On a busy Friday afternoon, as his staff prepared for the flood of weekend customers who'd be arriving that night, Jean-François Flechet stood in the dining room of his bistro in Over-The-Rhine and couldn't help but be optimistic about the year ahead.
Optimism must run through Flechet's veins. He started his operation with not much more than a waffle iron and free samples at Findlay Market. Now, he has a full line bakery at Findlay Market, the bistro in OTR, a "concept store" in Columbus, and is planning to expand into Northern Kentucky and the Cincinnati neighborhood of Short Vine, near the University of Cincinnati and surrounding hospitals.
"Years ago, Short Vine was a happening area and I think it's about to start a transition a little bit like what happened with Over-The-Rhine," Flechet said. "A few years ago it was very depressed. And now the place is packed every evening during the week and on the weekend."
But to open his new restaurant on Short Vine he'll be using an unusual funding source --- his own customers. Flechet is partnering with a firm in Cincinnati that specializes in using the web to harness the power of community lending. That could mean a small business owner's friends, family, and those who are already loyal purchasers of his products and services.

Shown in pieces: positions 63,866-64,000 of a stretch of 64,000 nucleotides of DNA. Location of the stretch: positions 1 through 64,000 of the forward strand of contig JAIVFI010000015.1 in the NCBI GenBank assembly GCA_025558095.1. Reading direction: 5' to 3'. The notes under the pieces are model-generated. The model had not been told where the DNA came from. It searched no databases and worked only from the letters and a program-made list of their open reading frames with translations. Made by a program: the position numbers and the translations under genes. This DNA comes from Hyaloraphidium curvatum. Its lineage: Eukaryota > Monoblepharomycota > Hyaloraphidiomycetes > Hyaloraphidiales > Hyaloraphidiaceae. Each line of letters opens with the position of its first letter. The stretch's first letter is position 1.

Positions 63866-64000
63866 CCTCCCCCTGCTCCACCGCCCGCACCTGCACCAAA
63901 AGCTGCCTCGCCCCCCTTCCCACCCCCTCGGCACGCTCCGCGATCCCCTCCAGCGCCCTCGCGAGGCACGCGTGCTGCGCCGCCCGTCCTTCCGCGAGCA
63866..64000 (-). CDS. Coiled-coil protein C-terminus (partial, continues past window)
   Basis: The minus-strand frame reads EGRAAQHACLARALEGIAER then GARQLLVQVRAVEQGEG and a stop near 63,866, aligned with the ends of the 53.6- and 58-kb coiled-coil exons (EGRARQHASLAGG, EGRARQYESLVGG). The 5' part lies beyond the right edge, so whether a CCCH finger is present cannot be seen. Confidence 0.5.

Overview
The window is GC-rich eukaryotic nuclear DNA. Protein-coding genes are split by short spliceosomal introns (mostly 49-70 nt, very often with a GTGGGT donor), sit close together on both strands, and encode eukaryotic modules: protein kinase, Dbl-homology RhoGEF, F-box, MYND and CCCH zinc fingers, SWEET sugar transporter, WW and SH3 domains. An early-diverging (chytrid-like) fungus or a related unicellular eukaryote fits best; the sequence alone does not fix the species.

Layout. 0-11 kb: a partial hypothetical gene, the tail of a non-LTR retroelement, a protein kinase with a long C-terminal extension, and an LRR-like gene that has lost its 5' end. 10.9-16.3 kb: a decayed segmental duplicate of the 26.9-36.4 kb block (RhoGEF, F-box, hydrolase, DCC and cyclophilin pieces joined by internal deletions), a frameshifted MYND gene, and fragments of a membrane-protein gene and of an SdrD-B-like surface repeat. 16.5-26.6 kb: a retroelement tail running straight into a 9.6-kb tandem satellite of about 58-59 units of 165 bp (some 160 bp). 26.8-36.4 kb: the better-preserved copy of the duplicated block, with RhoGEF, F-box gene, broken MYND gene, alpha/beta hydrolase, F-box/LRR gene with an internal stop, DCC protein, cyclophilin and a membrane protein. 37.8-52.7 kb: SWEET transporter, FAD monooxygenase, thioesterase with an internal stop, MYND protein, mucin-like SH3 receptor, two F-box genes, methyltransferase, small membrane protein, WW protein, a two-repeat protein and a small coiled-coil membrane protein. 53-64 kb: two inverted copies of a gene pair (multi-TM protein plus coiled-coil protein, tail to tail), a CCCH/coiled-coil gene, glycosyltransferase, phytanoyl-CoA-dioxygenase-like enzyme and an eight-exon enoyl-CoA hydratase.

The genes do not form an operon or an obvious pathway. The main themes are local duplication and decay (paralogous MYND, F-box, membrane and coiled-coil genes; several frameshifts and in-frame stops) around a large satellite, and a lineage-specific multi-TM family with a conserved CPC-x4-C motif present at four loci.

Flechet sees it as an emotional investment in the community of Short Vine. If customers pony-up money to lend to his new restaurant, they'll be more likely to not only make sure his new location succeeds but also work to revitalize the surrounding neighborhood. Think of it as seed money that could sprout more businesses nearby if people see Flechet succeeding there.
This is literally "crowd funding." And it's so new that FOX19 agreed not to reveal exactly how this is going to work until after the "experiment," you could call it, is over. If the funding falls into place, Flechet plans to open his Short Vine location in August, adding 40 jobs to the local economy.
Meanwhile, he's secured a traditional bank loan to open a location in May at the new Friendly Market in Florence.
Not bad for a man who was just trying to give away samples of waffles not so long ago.
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